“It is therefore imperative that we have the necessary data before making a policy change that could be perceived as watering down the standards to become a law enforcement officer in the State of Nebraska.”
By Paul Hammel, Nebraska Examiner
Nebraska Gov. Jim Pillen (R) has rejected a proposed relaxation in drug-use standards to qualify for training as a Nebraska law enforcement officer, saying it could be viewed as a “watering down” of the standards.
A panel of state law enforcement officials had recommended the change as part of a broader effort to qualify more applicants for the necessary state training to work in law enforcement.
Currently, a recruit cannot have used marijuana for 24 months, or used a narcotic or other “dangerous drug” for five years. prior to being admitted to the Nebraska Law Enforcement Training Center in Grand Island.
The Police Standards Advisory Council had proposed to lower the standards to 12 months for marijuana and three years for narcotics.
Pillen, in a July 18 letter rejecting the proposed rule change, said he didn’t think it was “prudent” to adopt such a change without data that shows “a significant number” of applicants are being rejected due to the current drug-use standards.
“It is therefore imperative that we have the necessary data before making a policy change that could be perceived as watering down the standards to become a law enforcement officer in the State of Nebraska,” Pillen wrote.
He urged the Police Standards Advisory Council to collect the data and, if they wish, resubmit their proposed rule change.
On Wednesday, the police council will meet to decide what to do next.
Data being sought
Brian Jackson, the president of the council and an assistant chief with the Lincoln Police Department, said that he and others on the council are seeking numbers on how many potential recruits have been disqualified due to the current drug standards.
Jackson said it was impossible to know how many potential applicants didn’t apply after learning of the drug-use standards, but he knows that some applicants have been disqualified, after applying, due to the current requirements.
“There have been people who have been disqualified due to drug standards but there have been people who have been disqualified for other reasons,” he said.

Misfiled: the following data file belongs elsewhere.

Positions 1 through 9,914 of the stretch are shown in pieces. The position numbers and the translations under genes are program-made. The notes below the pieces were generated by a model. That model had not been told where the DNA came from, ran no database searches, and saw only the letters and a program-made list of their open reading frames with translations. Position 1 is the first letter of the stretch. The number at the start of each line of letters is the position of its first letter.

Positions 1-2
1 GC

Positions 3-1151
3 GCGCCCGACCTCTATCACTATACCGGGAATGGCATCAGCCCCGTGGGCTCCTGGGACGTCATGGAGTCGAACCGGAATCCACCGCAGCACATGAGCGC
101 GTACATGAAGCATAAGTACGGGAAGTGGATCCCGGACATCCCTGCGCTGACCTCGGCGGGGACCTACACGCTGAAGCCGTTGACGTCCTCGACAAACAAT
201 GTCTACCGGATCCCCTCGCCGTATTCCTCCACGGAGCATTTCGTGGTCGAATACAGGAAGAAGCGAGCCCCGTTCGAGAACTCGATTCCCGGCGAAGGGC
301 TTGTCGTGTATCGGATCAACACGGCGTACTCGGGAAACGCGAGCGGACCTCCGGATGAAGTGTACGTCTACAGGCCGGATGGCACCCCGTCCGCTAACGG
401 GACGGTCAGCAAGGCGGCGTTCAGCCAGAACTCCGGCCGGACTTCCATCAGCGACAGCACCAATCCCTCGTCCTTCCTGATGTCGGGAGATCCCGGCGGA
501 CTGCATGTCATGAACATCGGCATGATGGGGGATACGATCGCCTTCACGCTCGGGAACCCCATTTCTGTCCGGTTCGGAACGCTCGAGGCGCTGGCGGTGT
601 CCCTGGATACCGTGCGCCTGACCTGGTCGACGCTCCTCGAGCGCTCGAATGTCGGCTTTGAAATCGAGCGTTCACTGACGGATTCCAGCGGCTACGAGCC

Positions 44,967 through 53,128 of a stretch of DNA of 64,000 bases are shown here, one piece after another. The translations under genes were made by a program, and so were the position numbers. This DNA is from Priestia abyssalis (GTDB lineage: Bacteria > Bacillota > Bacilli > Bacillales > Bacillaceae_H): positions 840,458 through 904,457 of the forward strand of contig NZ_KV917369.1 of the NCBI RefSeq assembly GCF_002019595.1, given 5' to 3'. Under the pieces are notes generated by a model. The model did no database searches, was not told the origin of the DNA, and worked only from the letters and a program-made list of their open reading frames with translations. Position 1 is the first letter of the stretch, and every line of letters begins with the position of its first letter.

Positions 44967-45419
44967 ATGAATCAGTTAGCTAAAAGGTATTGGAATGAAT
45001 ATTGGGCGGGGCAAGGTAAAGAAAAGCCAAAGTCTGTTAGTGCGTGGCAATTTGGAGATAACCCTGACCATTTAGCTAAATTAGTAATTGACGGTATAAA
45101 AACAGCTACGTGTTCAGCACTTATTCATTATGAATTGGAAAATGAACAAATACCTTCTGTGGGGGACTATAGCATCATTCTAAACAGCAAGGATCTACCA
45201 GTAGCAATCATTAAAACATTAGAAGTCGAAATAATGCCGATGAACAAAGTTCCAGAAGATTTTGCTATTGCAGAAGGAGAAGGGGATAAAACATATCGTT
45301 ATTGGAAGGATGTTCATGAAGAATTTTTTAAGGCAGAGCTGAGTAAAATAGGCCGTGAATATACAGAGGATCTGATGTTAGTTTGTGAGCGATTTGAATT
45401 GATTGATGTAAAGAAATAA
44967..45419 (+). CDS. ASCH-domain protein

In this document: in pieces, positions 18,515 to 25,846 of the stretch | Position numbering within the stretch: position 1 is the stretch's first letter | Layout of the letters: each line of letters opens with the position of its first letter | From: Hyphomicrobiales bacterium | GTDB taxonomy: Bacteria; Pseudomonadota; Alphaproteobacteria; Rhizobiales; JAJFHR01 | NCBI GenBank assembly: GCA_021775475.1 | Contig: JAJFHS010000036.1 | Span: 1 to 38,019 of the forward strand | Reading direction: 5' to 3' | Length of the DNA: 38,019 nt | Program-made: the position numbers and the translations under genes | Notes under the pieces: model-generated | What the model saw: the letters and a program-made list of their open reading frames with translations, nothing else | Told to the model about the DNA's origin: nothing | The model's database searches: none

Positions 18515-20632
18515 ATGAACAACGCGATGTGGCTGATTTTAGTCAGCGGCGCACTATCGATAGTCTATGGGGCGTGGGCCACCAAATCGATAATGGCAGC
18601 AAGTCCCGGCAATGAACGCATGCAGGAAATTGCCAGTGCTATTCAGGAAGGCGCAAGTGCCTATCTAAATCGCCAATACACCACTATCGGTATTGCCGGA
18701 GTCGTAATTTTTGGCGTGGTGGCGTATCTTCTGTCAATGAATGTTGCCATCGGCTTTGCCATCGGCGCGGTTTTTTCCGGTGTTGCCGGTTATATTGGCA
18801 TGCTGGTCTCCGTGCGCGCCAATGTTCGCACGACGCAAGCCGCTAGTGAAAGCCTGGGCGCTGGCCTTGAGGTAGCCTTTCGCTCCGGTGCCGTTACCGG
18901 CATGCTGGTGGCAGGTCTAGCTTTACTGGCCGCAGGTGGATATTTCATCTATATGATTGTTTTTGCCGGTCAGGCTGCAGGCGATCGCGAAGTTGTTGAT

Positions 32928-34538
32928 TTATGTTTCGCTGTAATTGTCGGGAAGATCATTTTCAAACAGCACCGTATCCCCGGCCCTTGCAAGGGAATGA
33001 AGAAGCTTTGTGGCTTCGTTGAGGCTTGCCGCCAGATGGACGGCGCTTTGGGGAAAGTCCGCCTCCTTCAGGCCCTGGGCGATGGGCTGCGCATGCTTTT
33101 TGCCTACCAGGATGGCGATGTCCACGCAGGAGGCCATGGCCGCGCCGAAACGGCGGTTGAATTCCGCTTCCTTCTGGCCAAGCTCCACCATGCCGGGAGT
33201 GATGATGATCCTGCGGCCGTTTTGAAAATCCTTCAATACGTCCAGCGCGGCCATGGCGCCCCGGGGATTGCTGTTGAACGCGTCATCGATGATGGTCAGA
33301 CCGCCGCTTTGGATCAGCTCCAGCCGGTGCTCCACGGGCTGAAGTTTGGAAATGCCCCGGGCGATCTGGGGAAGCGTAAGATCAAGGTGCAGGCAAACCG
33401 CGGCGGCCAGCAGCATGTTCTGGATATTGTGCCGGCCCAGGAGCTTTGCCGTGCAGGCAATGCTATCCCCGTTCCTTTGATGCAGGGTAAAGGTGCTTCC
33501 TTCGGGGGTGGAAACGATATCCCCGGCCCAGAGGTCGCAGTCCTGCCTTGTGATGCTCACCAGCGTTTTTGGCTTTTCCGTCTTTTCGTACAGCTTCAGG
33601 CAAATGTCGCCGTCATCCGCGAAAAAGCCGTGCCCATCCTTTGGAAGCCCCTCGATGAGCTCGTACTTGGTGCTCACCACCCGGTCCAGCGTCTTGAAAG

“Not every idea is a good idea,” Jackson added.
He said multiple reasons exist for why fewer men and women are seeking to become law enforcement officers.
The proposed changes in training center entry requirements come as police agencies across Nebraska, and across the nation, struggle to attract new recruits, despite recent salary increases at some.
Negative publicity about police work, inspired in large part by police custody deaths such as the suffocation death of George Floyd during a police stop in Minneapolis, has been blamed for much of it.
Meanwhile, laws concerning marijuana use are relaxing across the country, with 23 states, including nearby Colorado and Minnesota, allowing recreational use of pot as of June 1, Reuters reported.
Recruiting has improved from ‘worst ever’
In February, the superintendent of the Nebraska State Patrol described the volume of new trooper candidates as “the worst it’s ever been.”
The situation has improved somewhat since then—in February, the Patrol reported 69 vacant posts for state troopers out of an authorized force of 482 uniform officers. Just recently, the vacant post figure had dropped to around 60.
Staffing has also improved at the Lincoln Police Department, which hiked its starting pay to $64,000—the highest in the state.
Lincoln television station KOLN/KGIN reported last month that Lincoln police were short 27 officers, or about 7 percent of the force, compared to 40 vacancies in June of 2022.
The proposed rule changes rejected by the governor included several other changes, though Pillen only mentioned the drug-use standards as problematic. The changes were a mixture of new requirements passed by the State Legislature to increase the professionalism of law enforcement officers, and attempts to attract more applicants.
The other changes include: allowing graduates of home schools to qualify for admittance for law enforcement training; requiring new recruits to undergo psychological testing to determining their fitness for the job; and disqualifying someone who was convicted of threatening violence, and not just using it.